“Our journey is not complete until we find a better way to welcome the striving, hopeful immigrants who still see America as a land of opportunity; until bright young students and engineers are enlisted in our workforce rather than expelled from our country” – President Obama, Inaugural Address, January 21, 2013.
In one simple and lofty sentence, President Obama made a commitment to make comprehensive immigration reform a priority. Again. He has enacted some positive measures on behalf of the immigration community. He allowed ICE to use discretion to deport those that pose a real threat to American society. He finally created a provisional waiver for families that have been truly afraid of not coming back to the United States if they leave for an immigrant visa interview abroad. He created a program for the immigrant youth who were brought to the United States, through no fault of their own, to stay in the United States with a work permit, provided they contribute to American society.
However, as I’ve written in the past, President Obama has some dark blemishes on his record – mainly, hundreds of thousands of immigrants who were deported or forced to leave the United States. The cost was unimaginable in terms of the fathers, mothers, sons, daughters, brothers, and sisters who were separated from loved ones.
True, he is the executive branch, and has been sworn to execute and uphold the laws of the United States. Accordingly, he must enforce immigration law. Nevertheless, he did not fight for immigration reform during his first term. He let that possibility evaporate in Congress, especially the Dream Act.
However, he showed he intended for comprehensive immigration reform to be a major priority of his second term by promoting the few without congressional approval. It appears the latino and immigrant electorate forgave him for his record. After all, he was occupied with two wars, a free-falling economy, health care, and the rise of an obstructionist Tea Party.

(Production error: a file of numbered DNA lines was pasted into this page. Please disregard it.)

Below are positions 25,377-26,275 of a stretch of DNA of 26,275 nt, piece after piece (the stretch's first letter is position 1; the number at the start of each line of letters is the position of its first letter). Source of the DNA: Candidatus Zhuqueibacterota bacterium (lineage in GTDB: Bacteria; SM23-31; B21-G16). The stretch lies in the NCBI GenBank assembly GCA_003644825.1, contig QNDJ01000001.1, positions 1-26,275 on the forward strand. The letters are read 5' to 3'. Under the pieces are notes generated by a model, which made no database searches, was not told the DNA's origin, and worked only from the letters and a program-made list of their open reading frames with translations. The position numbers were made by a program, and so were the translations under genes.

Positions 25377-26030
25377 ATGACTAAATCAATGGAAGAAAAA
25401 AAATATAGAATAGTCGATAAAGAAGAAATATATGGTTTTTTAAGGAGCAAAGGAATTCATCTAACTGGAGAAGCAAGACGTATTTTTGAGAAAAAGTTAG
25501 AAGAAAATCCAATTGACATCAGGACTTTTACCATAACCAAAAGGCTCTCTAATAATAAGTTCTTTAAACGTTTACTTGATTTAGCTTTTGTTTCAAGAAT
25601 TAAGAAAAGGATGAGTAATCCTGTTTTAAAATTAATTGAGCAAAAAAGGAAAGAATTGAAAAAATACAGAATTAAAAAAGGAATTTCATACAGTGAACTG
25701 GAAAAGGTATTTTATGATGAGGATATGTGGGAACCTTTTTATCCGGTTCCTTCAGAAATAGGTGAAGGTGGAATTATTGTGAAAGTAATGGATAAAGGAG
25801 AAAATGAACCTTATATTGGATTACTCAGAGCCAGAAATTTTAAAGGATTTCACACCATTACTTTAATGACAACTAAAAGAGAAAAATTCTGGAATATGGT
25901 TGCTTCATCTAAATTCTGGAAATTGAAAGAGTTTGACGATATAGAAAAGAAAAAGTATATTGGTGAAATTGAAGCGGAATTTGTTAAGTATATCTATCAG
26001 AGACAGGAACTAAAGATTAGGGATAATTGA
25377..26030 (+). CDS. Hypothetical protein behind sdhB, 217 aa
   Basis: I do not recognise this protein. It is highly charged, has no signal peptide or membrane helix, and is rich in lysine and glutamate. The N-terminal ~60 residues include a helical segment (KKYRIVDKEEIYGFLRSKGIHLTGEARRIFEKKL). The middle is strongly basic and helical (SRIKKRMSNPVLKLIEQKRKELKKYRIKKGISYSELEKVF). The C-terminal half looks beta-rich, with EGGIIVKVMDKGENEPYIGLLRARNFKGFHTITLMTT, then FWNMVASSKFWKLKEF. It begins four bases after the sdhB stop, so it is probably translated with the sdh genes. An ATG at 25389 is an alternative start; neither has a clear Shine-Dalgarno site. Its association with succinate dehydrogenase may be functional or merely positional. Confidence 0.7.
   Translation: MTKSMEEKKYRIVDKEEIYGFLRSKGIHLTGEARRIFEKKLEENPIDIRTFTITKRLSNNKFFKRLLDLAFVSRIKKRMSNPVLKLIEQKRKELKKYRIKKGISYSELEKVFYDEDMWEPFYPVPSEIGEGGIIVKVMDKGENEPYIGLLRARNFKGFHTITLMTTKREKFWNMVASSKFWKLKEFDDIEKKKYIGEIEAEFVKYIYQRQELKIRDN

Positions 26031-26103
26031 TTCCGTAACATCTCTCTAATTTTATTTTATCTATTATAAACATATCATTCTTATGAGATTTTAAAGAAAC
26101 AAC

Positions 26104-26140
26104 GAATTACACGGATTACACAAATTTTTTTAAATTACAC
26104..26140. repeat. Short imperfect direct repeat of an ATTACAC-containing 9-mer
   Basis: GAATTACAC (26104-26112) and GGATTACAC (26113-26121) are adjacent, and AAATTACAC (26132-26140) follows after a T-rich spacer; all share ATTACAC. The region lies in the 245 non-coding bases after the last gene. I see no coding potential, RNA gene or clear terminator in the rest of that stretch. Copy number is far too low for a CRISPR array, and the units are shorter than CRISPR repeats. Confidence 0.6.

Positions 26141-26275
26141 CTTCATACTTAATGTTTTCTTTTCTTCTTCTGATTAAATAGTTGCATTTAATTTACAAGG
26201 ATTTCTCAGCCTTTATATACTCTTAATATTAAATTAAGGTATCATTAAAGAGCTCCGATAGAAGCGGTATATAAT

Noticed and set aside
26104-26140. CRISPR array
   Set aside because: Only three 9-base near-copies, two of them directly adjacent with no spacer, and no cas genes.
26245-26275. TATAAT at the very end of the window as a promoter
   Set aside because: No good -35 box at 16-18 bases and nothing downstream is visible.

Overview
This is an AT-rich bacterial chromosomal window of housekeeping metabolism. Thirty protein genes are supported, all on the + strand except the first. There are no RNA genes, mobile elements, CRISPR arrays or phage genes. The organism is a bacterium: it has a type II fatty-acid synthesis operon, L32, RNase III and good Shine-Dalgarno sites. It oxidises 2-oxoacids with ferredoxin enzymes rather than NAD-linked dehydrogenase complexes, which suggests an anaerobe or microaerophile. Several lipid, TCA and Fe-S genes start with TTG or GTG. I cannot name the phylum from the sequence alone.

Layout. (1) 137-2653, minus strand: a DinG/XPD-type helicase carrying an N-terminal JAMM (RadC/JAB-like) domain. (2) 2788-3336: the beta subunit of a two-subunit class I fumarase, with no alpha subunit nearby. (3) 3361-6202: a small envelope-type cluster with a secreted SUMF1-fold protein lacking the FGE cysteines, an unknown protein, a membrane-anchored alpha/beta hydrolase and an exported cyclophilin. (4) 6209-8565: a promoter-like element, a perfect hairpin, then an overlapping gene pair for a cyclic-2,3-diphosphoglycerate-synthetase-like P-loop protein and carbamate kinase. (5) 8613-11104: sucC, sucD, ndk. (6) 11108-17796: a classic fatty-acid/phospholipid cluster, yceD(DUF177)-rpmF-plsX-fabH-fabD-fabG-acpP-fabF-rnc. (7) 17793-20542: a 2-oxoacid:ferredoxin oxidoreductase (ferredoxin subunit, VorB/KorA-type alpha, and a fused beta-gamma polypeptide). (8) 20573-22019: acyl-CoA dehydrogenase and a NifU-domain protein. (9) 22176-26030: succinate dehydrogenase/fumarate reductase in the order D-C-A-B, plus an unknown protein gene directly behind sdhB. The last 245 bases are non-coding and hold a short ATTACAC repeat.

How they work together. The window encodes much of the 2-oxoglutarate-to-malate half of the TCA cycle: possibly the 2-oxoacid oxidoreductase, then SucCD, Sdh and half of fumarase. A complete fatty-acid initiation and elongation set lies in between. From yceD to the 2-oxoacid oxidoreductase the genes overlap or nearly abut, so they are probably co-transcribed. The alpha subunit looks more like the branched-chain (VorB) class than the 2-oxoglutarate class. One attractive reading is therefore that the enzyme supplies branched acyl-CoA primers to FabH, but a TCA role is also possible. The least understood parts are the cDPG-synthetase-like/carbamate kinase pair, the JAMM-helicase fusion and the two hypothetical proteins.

Will he be able to deliver? Nobody knows. What I do know is that there is a tangible discussion beginning on immigration reform. Why? Immigrants voted. Latinos voted. If there is no solution passed to address this broken system, the party that will be blamed has much to lose in the next election in two years and the presidential election in four years.
I have been skeptical of any push for reform in the past ten years. Last month, Congress failed to reauthorize the Violence Against Women’s Act bill. Think about this – there are victims of domestic violence, who have been abused physically, sexually, emotionally, and psychologically – and Congress could not reauthorize this bill because political differences remained too great for compromise. This is modern-day Washington.
Still, the president has a bully pulpit – and it appears he means to use it to get Congress to take action. On January 21, 2013, the LA Times reported that David Axelrod, senior advisor to the president, that the “president will push forward with immigration reform early on – possibly as soon as the State of the Union speech in three weeks.”
State of the Union speeches have sometimes captivated the American public. Normally, they are long, drawn-out, and self-congratulatory. Yet, this one should captivate every immigrant. Surely, he will have more to say than one sentence about reform. Surely, he will announce that it is time to invite every immigrant to be a full member of society, rather than a second-class citizen living in fear. Surely, he will give hope. I hope he can be audacious. I hope.